The dietary behavior of two early medieval individuals with temporomandibular ankylosis.

Int J Paleopathol 2020 12 14;31:1-6. Epub 2020 Aug 14.

Department of Evolutionary Anthropology, University of Vienna, Althanstraße 14, 1090 Vienna, Austria; Department of Anthropology, Natural History Museum Vienna, Burgring 7, A 1010 Vienna, Austria. Electronic address:

Objectives: This study aimed to reconstruct the dietary behavior of two early medieval individuals who display gnathic malformation.

Material: Two skeletons affected by temporomandibular ankylosis were analyzed, one from the Great Moravian burial site of Rajhradice (9th century AD, Czech Republic), and the other from the Avar burial site of Schӧnkirchen (8th century AD, Austria).

Methods: Carbon and nitrogen isotopic values were measured from the bone collagen of both individuals. In the Rajhradice case, where the childhood origin of ankylosis is deduced, isotopic analysis of dentine sections was performed.

Results: Both individuals show isotopic values within the range of variation of a contemporaneous population sample. There was no observable dietary change in the Rajhradice individual that could be linked to the occurrence of ankylosis.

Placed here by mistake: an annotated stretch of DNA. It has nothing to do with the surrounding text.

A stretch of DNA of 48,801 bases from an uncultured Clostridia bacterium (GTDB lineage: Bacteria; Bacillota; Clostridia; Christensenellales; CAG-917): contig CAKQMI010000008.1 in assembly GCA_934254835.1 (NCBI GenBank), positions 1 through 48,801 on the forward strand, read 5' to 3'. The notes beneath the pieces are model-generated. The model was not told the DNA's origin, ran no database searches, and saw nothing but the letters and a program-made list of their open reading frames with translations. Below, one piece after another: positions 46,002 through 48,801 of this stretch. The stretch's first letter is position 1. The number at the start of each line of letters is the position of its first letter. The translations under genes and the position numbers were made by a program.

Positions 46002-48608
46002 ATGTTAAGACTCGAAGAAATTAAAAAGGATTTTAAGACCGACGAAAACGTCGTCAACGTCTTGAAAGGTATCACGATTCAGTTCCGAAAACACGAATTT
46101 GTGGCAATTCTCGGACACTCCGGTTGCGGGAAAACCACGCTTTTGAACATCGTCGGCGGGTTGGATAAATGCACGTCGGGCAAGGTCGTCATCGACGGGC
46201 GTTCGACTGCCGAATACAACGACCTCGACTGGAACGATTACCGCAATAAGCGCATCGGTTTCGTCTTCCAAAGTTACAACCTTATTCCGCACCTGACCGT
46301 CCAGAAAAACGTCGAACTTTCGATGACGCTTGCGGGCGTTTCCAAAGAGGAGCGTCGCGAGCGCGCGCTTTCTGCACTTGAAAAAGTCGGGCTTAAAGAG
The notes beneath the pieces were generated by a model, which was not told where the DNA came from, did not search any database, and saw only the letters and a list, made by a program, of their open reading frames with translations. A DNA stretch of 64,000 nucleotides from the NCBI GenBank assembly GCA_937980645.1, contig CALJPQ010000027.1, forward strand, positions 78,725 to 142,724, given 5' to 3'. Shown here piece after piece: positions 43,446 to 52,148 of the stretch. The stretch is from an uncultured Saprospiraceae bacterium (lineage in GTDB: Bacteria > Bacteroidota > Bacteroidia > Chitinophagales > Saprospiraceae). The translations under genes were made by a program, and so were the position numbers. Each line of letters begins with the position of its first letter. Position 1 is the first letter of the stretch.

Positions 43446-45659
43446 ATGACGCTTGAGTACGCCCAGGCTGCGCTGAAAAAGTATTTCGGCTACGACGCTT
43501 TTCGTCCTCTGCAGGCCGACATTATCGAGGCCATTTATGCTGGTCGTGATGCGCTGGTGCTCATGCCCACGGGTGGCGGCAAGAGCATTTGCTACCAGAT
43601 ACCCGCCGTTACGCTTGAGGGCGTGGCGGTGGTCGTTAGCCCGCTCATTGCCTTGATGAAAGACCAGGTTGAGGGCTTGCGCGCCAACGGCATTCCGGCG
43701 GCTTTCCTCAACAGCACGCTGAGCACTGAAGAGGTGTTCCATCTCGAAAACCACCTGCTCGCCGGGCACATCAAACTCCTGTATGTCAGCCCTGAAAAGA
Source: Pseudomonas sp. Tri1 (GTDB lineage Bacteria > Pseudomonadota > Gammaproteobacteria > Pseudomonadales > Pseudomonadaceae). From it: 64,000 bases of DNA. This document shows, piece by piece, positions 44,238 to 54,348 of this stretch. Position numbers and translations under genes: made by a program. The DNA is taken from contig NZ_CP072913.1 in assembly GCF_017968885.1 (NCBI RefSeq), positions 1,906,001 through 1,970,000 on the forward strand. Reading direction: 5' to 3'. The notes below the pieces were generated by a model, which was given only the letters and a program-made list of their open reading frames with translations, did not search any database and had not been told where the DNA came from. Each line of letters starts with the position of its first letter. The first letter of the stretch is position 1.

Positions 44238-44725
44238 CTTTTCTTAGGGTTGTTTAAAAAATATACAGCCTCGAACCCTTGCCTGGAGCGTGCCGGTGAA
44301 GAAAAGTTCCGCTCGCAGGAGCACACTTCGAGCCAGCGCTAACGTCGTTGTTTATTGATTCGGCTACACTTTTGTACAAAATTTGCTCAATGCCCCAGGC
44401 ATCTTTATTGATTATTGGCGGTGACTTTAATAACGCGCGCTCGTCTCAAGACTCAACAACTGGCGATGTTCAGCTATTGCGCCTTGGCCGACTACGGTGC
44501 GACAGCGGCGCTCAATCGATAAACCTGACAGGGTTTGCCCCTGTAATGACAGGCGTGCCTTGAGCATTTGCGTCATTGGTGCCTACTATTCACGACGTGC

Conclusions: Both individuals consumed diets typical for their populations. They appear to not have restricted access to foodstuffs, namely animal protein, which would likely have had to be served in liquid (e.g. milk) or in a highly mashed form to compensate for insufficient mastication.

Significance: This finding provides specific evidence of care provided to these two afflicted members of past populations.

Limitations: Though the proportion of animal protein is an important indicator of the quality of diet, many other aspects of diet - such as micronutrient content - elude stable isotope analysis.

Suggestions For Further Research: Amino acid compound specific isotope analyses of collagen would provide deeper insight into both the diet and physiology of the affected individuals.

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